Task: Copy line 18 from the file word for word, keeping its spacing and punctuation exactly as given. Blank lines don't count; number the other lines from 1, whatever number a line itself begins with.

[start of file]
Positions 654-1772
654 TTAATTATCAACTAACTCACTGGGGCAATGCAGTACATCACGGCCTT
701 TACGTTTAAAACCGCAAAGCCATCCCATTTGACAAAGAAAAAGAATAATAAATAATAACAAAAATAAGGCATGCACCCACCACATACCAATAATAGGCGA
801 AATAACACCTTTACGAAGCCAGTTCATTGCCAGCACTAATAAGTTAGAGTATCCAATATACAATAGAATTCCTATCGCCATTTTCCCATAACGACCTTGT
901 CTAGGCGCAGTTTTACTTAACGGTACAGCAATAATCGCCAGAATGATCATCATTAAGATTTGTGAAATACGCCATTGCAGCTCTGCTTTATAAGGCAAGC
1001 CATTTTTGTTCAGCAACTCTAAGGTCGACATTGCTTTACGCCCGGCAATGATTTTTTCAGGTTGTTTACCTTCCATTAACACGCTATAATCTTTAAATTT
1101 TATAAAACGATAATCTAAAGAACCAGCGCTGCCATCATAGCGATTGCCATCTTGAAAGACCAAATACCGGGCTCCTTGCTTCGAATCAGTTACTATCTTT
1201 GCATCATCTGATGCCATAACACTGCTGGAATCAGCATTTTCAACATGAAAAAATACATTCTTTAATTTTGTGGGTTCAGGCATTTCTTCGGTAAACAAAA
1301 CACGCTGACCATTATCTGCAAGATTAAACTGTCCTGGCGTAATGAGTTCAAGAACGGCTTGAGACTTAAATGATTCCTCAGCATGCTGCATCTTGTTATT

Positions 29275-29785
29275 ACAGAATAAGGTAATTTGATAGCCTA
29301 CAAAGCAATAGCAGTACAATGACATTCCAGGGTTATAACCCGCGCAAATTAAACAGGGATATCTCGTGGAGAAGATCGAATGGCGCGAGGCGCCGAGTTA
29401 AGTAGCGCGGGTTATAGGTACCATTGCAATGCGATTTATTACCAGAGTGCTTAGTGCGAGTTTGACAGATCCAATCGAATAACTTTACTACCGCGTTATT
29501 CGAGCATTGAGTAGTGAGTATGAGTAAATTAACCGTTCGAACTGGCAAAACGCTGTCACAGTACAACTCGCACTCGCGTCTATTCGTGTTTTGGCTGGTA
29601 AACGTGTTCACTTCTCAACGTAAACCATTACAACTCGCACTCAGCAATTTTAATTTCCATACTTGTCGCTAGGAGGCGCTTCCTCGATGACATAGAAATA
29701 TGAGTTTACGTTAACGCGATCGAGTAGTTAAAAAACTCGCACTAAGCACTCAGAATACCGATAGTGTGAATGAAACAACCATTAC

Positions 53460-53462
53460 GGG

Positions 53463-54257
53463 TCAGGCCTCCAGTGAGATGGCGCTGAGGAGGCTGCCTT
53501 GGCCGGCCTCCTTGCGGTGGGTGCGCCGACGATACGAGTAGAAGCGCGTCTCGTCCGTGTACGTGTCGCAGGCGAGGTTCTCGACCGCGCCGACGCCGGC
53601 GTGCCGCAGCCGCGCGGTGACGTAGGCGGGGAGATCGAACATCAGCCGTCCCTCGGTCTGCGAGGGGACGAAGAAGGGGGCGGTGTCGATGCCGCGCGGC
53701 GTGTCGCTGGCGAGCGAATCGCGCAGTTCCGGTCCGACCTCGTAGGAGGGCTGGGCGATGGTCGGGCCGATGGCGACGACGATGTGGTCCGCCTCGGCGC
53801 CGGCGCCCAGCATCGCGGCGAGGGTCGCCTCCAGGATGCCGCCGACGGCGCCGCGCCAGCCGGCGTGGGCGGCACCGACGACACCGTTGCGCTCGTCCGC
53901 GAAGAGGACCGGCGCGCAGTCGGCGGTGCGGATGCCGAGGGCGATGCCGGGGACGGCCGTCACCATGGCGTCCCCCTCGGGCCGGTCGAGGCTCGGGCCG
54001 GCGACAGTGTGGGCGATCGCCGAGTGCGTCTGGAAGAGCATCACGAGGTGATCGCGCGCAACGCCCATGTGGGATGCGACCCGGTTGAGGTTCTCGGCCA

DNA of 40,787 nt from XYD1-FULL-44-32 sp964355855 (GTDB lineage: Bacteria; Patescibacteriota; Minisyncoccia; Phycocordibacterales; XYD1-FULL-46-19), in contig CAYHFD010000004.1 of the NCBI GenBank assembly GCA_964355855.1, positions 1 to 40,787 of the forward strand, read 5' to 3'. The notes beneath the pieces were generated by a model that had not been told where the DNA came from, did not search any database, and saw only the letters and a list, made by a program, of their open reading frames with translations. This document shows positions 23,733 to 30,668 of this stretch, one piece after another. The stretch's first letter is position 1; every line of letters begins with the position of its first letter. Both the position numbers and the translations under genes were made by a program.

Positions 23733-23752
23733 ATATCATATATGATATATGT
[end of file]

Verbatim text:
53460 GGG